What’s involved in designing a vegan kitchen?
What’s involved in designing a vegan kitchen?
Contingent upon the fact that you are so dedicated to the way of life, it may take a touch of thought to consummate your fantasy veggie lover kitchen. Notwithstanding, as specialists at a creator kitchen organization, we can guarantee you that the outcomes are definitely justified even despite the exertion! Like any kitchen, there's space for a great deal of variety in veggie lover kitchens, contingent upon your own inclinations.
What’s involved in designing a vegan kitchen?
What’s involved in designing a vegan kitchen?
First of all – natural products like bananas, apples, citrus, onions and garlic would all be able to live on your ledges on the off chance that you have the space for them. They can endure serenely outside of the cooler, fill in as an additional scramble of shading in your kitchen, and can help you stay propelled in your vegetarian way of life! Just as these, it very well may merit considering having an indoor spice garden on your windowsill; in addition to the fact that it smells incredible, yet you have new fixings to hand at whatever point you need them!
What’s involved in designing a vegan kitchen?
What’s involved in designing a vegan kitchen?
When setting out your pots, skillet and utensils, it merits putting together your kitchen early with the goal that you realize where everything is. It sounds self-evident, however you can very effectively lose inspiration in case you're battling to locate that vital fixing or utensil mid-route through setting up a feast. As staples to the veggie lover way of life, we'd recommend a decent blender, food processor, a solid cutting board and sharp blades. In the event that you can, commit counter space to having all these out prepared – you may be astounded at how much a spotless, useful and coordinated kitchen has an effect when you begin cooking!
What’s involved in designing a vegan kitchen?
What’s involved in designing a vegan kitchen?
When stocking your vegan pantry, think about what’s seasonal. Sticking to a green diet means that certain ingredients may be more difficult to find at certain times of year, so it very well may merit loading up on something ahead of time, or changing your eating regimen to coordinate! Indeed, association is vital – gathering your fixings and connecting marks to the containers not just causes you rapidly distinguish what you need, however can likewise give your storeroom a brilliantly vintage, farmhouse look. Regarding what's really going in it, start with the nuts and bolts and move gradually up from that point – you'll need vegetables, grains, pastas, sauces and toppings, at any rate.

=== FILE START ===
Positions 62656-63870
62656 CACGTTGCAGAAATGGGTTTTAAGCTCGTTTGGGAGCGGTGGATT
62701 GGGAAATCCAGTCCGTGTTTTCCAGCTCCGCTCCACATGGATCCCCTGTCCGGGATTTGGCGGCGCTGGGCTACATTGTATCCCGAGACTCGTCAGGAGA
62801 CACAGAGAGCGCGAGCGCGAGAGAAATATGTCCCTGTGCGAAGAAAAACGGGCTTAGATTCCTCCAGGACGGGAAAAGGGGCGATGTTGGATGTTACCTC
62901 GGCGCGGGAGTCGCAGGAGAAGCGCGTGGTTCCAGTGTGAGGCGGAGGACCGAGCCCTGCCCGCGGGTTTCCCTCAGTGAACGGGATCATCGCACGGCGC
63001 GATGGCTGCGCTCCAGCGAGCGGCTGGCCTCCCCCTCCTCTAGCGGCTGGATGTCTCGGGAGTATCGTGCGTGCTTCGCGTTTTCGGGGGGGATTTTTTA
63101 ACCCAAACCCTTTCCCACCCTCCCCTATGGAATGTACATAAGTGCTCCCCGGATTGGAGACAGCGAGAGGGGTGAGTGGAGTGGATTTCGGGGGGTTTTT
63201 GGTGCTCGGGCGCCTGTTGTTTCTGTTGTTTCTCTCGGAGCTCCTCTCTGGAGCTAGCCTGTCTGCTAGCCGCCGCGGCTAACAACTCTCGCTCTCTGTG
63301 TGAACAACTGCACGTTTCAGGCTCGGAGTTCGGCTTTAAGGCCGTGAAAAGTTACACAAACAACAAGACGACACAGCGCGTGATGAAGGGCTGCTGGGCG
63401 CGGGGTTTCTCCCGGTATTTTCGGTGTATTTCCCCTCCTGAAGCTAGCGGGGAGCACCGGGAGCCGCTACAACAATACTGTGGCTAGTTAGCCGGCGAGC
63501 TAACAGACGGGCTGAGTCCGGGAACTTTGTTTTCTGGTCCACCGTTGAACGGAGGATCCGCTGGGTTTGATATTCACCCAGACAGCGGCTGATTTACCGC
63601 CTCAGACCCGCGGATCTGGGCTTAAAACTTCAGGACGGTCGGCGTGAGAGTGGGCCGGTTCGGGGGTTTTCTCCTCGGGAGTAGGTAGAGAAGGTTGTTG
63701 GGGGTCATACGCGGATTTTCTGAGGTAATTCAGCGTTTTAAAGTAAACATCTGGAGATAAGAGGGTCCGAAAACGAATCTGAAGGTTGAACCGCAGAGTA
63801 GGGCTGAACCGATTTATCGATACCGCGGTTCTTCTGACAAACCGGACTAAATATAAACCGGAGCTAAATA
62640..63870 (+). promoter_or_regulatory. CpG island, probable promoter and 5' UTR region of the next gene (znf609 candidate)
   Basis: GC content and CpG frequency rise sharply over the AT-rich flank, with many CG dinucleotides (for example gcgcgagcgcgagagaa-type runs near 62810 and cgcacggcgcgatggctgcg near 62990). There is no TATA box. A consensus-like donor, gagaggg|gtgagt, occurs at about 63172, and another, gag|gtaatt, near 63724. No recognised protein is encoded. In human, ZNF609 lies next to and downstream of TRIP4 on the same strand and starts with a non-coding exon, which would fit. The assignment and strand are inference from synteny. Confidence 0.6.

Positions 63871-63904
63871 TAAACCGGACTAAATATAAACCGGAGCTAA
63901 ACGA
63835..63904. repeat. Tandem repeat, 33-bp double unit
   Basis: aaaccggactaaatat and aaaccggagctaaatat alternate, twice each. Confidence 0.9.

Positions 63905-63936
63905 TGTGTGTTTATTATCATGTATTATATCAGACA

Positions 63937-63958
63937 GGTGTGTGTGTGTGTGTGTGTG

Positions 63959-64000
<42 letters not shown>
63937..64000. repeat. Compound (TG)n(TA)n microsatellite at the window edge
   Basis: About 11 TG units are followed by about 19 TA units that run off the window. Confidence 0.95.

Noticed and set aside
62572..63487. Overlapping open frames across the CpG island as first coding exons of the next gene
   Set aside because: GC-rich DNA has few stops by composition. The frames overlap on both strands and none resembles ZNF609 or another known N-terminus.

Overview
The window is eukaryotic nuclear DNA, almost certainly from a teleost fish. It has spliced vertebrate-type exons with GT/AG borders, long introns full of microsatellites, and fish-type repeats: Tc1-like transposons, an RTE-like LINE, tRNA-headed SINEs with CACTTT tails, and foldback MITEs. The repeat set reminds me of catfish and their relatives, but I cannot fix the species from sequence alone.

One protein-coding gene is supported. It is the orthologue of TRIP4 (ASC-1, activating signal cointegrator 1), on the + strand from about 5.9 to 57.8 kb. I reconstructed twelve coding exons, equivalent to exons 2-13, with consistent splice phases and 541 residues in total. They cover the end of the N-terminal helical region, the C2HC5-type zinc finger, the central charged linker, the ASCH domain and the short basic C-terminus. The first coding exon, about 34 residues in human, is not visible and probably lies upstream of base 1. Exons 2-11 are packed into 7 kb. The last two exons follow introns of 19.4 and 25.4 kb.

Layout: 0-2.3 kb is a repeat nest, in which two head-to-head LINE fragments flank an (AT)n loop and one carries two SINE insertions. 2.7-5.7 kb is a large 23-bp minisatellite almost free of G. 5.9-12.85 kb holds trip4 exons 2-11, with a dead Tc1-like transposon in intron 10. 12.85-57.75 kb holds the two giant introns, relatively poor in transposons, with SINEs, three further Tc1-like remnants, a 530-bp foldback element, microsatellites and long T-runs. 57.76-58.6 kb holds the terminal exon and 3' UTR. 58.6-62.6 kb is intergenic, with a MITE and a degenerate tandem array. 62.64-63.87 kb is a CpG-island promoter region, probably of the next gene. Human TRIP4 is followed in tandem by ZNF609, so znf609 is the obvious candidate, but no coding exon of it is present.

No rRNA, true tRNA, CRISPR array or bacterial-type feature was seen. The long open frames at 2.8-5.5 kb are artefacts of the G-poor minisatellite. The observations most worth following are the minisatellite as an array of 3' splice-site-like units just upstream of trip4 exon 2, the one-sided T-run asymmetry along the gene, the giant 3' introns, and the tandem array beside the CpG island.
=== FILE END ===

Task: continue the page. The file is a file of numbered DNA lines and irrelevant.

Vegan Black-Owned Businesses To Support In 2021

When we look back in history at key social movements, change tends to start at the bottom, from the people, before reaching the top. As consumers, we are armed with the most powerful tool to effect social change – money. There is simply no denying the power of money when it comes to enacting social …

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When we look back in history at key social movements, change tends to start at the bottom, from the people, before reaching the top. As consumers, we are armed with the most powerful tool to effect social change – money. There is simply no denying the power of money when it comes to enacting social …

Vegan Black-Owned Businesses To Support In 2021 Read More »

The post Vegan Black-Owned Businesses To Support In 2021 appeared first on Vegancuts.

When we look back in history at key social movements, change tends to start at the bottom, from the people, before reaching the top. As consumers, we are armed with the most powerful tool to effect social change – money.

There is simply no denying the power of money when it comes to enacting social movements. Money speaks where language cannot; money empowers each individual who yields it regardless of race, gender, beliefs, or class. Each dollar spent reverberates throughout the world.

The question is, what is your money saying?

Why Support Black-Owned Businesses?

There are many reasons why supporting Black-owned businesses is important, especially in 2021.

The need for supporting black-owned brands has never been more critical since the Black Lives Matter (1) movement thrusts the social injustice of the black community into the spotlight. By supporting black-owned companies, you’re supporting BLM with your money.

Black-owned businesses are significantly unrepresented in the United States. The State of Working America (2) revealed the Black community spend more per year than other races but represent the race most living in poverty. More Black-owned businesses mean balancing out these statistics and bringing more Black people out of poverty. Supporting Black-owned brands means you’re building community support for generations to come. 

It’s a shocking statistic, but an average white family has a net worth of almost ten times greater than a Black family (3). This racial wealth gap reveals the inequality in the current system and the need for more Black-owned businesses. And for them to thrive, they need consumer support.

Did you know the Vegancuts June boxes support vegan Black & Asian-Owned businesses?

vegan snack box banner

See what our Snack & Beauty Boxes are all about.

Which Black-Owned Brands To Support?